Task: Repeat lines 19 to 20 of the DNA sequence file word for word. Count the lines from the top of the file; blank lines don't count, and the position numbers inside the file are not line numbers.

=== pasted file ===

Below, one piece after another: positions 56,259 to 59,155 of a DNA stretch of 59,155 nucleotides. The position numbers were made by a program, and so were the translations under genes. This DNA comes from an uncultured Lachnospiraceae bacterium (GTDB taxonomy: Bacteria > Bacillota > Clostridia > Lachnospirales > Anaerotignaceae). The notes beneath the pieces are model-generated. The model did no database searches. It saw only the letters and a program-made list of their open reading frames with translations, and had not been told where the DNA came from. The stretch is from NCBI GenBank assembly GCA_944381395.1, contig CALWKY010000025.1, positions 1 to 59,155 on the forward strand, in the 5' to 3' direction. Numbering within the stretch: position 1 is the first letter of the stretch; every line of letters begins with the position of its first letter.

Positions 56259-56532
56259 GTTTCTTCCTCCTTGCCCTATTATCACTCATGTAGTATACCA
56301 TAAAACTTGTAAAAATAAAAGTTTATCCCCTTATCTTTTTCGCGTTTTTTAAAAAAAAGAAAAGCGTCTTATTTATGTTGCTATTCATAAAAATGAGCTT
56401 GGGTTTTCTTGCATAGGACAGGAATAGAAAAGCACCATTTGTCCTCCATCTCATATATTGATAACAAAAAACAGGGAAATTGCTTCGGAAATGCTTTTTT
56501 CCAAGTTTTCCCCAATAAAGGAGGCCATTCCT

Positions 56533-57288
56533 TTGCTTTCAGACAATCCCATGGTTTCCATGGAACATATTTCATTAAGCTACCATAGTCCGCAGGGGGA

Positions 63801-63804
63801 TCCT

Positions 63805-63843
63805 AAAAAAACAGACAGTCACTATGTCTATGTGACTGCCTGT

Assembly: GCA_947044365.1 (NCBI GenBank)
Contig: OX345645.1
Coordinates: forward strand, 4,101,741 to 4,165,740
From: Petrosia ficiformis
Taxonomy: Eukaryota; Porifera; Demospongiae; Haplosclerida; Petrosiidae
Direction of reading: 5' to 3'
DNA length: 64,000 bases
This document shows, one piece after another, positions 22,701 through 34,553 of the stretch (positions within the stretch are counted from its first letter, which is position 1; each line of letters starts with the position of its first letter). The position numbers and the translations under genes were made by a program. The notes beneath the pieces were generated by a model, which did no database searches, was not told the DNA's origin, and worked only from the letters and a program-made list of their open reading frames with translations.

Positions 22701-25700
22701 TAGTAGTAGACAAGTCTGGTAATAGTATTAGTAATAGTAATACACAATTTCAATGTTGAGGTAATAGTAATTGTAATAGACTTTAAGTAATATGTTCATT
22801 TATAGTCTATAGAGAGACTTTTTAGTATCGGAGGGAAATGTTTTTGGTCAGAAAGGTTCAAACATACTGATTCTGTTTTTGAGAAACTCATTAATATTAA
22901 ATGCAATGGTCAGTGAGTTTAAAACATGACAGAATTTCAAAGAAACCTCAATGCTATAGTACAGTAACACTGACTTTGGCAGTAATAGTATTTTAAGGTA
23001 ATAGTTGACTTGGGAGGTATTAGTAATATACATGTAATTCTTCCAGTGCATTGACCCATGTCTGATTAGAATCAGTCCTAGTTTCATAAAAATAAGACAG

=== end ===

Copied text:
DNA length: 64,000 bases
This document shows, one piece after another, positions 22,701 through 34,553 of the stretch (positions within the stretch are counted from its first letter, which is position 1; each line of letters starts with the position of its first letter). The position numbers and the translations under genes were made by a program. The notes beneath the pieces were generated by a model, which did no database searches, was not told the DNA's origin, and worked only from the letters and a program-made list of their open reading frames with translations.